Kentucky's Golden Triangle continued to grow during the last decade as the population drained away from the eastern and western coalfields and farm counties along the Mississippi River.
That's the overarching news from the state's official 2010 U.S. Census count, released Thursday.
The state as a whole grew a modest 6.1 percent from 2000 to 2010, to a total population of 4,339,367 as of last April 1, according to a Herald-Leader analysis of U.S. Census Bureau data.
The numbers released Thursday include more detail: population breakdowns by city, county, race, ethnicity and voting age that shed light on the state's internal shifts and the growth in the number of Hispanic residents — up 112 percent since 2000.
The numbers show that most of the fastest-growing counties in the state were in the area bounded by Lexington, Louisville and Northern Kentucky — the so-called Golden Triangle. That was the case in the 1990s, too.
Scott County grew more than 40 percent, for example. Spencer County, a bedroom community for people who work in Louisville, led all counties in percentage of growth from 2000 to 2010 — as it did in the 1990s — with a 43.6 percent increase.
It's not hard to explain why the Golden Triangle continued to outpace most of the state in population gains, officials said.
"That is where the jobs are," said Michael Price, interim director of the Kentucky State Data Center at the University of Louisville.
The handful of counties outside the area that grew more than 10 percent have engines that boost jobs, such as universities and interstate highways.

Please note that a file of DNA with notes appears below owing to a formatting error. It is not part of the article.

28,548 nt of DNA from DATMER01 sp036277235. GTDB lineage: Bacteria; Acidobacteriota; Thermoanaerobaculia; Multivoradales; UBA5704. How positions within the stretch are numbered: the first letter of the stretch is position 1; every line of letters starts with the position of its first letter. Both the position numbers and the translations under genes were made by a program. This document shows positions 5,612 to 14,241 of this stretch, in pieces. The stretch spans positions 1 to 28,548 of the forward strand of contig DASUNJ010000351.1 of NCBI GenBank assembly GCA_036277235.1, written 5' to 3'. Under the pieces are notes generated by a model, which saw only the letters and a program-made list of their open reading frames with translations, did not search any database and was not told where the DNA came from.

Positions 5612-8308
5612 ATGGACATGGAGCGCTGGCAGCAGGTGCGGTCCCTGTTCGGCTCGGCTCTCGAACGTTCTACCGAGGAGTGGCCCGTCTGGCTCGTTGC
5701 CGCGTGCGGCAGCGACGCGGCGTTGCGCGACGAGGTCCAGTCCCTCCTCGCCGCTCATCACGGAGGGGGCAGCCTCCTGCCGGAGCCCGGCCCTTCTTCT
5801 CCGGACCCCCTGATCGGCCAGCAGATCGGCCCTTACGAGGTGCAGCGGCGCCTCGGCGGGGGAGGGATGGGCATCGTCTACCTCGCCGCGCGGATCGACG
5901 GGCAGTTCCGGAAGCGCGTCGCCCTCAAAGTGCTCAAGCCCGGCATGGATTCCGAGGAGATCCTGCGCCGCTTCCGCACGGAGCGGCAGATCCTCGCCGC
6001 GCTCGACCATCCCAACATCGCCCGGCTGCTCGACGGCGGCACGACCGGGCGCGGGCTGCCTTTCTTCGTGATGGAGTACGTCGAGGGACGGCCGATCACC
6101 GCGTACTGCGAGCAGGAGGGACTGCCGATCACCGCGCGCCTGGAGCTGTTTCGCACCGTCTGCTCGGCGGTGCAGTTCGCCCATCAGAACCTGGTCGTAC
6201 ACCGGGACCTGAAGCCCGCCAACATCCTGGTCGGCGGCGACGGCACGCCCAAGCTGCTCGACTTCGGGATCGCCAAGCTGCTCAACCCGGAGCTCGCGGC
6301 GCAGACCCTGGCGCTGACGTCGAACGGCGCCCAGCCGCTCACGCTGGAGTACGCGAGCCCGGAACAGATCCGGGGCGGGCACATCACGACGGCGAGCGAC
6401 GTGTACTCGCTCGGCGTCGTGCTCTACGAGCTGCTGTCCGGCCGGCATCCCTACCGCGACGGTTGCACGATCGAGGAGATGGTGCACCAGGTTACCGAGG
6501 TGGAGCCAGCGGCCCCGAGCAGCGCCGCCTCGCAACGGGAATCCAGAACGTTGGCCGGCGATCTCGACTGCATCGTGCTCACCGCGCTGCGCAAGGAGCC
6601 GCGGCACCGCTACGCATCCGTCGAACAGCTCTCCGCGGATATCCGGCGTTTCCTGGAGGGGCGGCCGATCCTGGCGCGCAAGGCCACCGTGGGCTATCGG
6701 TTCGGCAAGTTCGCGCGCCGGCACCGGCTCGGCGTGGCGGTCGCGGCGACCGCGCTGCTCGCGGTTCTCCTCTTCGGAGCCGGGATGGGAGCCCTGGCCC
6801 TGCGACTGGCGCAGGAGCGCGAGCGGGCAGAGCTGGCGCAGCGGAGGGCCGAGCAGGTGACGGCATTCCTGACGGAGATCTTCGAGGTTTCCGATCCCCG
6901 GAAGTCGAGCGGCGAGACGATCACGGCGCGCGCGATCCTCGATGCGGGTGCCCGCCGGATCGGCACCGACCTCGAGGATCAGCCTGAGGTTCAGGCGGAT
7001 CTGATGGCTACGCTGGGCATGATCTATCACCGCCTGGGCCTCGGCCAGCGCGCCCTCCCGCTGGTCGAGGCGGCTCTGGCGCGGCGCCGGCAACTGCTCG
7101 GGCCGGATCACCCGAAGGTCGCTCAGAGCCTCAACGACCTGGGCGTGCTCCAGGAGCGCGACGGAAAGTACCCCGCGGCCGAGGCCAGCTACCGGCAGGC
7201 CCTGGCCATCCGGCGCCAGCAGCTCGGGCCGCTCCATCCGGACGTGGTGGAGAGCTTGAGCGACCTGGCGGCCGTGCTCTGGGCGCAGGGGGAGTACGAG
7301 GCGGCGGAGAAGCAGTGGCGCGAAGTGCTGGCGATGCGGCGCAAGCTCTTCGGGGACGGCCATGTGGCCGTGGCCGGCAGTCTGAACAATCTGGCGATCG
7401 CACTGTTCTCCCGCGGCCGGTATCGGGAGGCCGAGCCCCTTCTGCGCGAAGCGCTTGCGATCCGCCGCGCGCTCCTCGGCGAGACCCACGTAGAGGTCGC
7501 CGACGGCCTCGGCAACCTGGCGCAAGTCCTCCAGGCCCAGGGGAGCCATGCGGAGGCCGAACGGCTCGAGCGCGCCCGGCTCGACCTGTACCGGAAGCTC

Warren County, for instance, which grew more than 21 percent, is home to Western Kentucky University and is on Interstate 65 between Louisville and Nashville. Its county seat, Bowling Green, is now the state's third largest city, behind Louisville and Lexington.
Trigg County, which is on Lake Barkley and Interstate 24 in southwestern Kentucky, grew by 12.6 percent.
Kentucky, like the nation, has lost factory jobs, but manufacturing is still one of the state's biggest employment sectors, with more than 210,000 workers in January, according to Ron Crouch, director of research and statistics for the state Office of Employment and Training.
And roads play a key role in where those factories are.
"If you look at the growth in the state, it's taking place along the interstate highways," Crouch said.
The only county in the eastern end of the state that grew more than 10 percent was Elliott, but that was because the state opened a prison there in 2005.
The 1,000-plus inmates at Little Sandy Correctional Complex accounted for all the county's growth.
Decline of east and west
As the center of Kentucky continued to fill up during the past decade, the ends kept losing population.
Most of the counties that lost more than 5 percent of their residents were in Eastern and Western Kentucky, along with a few on the Tennessee border.
"It's a pretty distinctive pattern," Price said. "We seem to have two Kentuckys."
The population losses are a product of out-migration and a low birth rate, a consequence of younger people moving away. Some counties have more deaths than births.
People are leaving those counties to find work.